LAST Sunday, while the game against Tyrone was ongoing in O’Donnell Park, a handful of players were out on the back pitch being put through a rigorous work-out.
So, while 3,500 spectators were watching Donegal and Tyrone facing off in the season opener in the main arena, behind the doors were these men who have clearly their minds trained on other matters.
They were players who weren’t togged for the game, but were going under some serious scrutiny by Damian Diver.
It has been surprising the road that Jim has gone down with so many of the big names, Colm McFadden, Michael Murphy, Eamon McGee, Rory Kavanagh et al lining out in the McKenna Cup, a competition that he would have appeared happy not even to have entered in previous years.
Those men playing for the county in previous Januarys under Jim would have been unheard of.
But it is no bad thing in having the big guns out of the holster early in the year, either. It goes to show you how serious it’s all being taken.
This month is all about getting ready for the League. You could see that Donegal became very heavy legged on Sunday in the second half. The legs went during that second half.
I wouldn’t be overly worried at all about a defeat on the first Sunday in January – these are still extremely early days yet.
Results in the McKenna Cup do not matter a jot. It is about working on the plans for the League.
That said, it would have been nice to win the game, especially given that we had eight of our All-Ireland winning team on from the start.
Did we get any plusses or is there a lot more food for thought? For me, it’s the latter.
Aside from Murphy and McFadden we had only one player getting on the scoreboard – Eamon McGee.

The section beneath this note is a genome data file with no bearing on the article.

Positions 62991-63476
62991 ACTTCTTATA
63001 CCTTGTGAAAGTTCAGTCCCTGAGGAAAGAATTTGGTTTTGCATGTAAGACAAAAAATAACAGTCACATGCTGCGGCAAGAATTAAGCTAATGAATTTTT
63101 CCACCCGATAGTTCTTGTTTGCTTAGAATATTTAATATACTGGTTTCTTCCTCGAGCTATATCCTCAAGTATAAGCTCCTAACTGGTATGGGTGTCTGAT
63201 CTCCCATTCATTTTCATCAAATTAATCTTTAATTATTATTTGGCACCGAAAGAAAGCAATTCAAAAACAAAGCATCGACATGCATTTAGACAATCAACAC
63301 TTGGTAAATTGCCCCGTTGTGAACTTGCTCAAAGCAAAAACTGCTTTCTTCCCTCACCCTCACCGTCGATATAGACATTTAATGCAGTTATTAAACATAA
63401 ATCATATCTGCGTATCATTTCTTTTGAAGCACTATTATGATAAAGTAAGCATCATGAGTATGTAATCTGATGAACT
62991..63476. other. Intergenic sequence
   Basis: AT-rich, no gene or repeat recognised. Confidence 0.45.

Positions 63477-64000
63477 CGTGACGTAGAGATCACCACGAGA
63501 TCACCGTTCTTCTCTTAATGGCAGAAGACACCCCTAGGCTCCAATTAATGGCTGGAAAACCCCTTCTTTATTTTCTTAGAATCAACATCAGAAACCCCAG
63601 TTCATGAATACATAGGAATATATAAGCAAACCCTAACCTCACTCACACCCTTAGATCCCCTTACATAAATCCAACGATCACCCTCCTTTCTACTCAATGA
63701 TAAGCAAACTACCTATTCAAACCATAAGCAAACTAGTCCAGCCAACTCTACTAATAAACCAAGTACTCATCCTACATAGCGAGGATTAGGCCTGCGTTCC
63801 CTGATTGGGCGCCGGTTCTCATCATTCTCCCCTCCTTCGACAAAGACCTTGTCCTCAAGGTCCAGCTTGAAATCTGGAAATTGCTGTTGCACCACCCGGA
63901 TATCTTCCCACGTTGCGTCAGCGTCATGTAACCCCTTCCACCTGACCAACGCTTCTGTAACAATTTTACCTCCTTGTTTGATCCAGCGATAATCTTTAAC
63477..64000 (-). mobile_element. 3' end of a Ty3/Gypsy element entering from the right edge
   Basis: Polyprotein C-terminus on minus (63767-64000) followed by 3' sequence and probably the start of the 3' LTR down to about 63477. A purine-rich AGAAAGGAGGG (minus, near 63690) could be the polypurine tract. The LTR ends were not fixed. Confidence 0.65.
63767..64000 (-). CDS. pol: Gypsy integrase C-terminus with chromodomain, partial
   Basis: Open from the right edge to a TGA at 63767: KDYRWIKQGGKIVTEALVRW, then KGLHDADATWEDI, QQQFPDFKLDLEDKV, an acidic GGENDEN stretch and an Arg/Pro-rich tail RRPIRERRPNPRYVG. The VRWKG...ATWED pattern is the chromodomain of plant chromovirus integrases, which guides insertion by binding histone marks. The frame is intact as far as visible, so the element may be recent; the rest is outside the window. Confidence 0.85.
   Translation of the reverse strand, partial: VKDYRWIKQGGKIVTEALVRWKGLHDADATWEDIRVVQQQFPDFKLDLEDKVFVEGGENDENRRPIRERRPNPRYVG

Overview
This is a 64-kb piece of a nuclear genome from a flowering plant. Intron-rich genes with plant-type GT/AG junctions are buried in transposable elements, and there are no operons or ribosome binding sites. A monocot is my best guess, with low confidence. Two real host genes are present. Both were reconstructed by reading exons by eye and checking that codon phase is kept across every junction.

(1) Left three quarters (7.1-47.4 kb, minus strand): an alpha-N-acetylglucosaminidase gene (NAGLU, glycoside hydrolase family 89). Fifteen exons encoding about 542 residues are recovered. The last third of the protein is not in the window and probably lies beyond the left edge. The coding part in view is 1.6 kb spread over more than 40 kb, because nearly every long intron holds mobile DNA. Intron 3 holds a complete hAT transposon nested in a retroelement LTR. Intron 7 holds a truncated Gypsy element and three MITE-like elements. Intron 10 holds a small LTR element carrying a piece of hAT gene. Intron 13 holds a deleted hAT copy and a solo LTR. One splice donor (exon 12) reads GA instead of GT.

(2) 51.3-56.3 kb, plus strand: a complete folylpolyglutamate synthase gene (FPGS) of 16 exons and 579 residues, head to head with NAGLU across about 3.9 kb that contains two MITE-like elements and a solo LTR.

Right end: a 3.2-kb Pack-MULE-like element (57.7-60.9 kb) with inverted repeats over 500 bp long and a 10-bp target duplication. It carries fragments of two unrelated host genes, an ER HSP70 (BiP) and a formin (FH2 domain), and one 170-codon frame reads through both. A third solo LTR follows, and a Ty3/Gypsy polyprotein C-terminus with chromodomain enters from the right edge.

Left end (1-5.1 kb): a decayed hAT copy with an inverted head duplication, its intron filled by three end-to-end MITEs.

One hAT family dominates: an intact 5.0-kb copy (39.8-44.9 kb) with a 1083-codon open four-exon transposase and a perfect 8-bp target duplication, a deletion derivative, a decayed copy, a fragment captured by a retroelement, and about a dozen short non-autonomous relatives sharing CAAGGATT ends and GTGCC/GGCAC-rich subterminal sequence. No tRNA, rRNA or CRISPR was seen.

That is a problem in that we aren’t getting scores from our half-forward line. Really we need to be doing that. In 2012 when we won the All-Ireland, we were getting of scores from elsewhere, but they weren’t in abundance – Michael and Colm shouldered the bulk of the responsibility.
There are some areas of concern.
You could see in the first half that Donegal had been working hard on the kick-out strategy. Murphy was a great ally coming out to the middle and they won a fair percentage of the kick-outs, but once Mickey Harte got Tyrone in at half-time that all changed. Harte is as astute a man on the sideline as you’ll get – and Tyrone totally nullified that in the second half.
They pushed on and just made sure it wasn’t a threat to them anymore. The ball was being kicked away within seconds, which is so unlike Paul Durcan.
But it shows you that, if the opposition put the pressure on, that it’s very difficult to do that with kick-outs.
Stephen Cluxton is the man in this area. He just finds that extra yard and is so, so precise.
There is no-one else that will reach his level. Quickness and timing are key. It is such a fine art – and Cluxton has been doing it for years.
It was probably something in the back of the Donegal management’s minds given that big Neil Gallagher wasn’t available around the middle of the field. When Neil isn’t there, you can see that it’s a huge void to fill.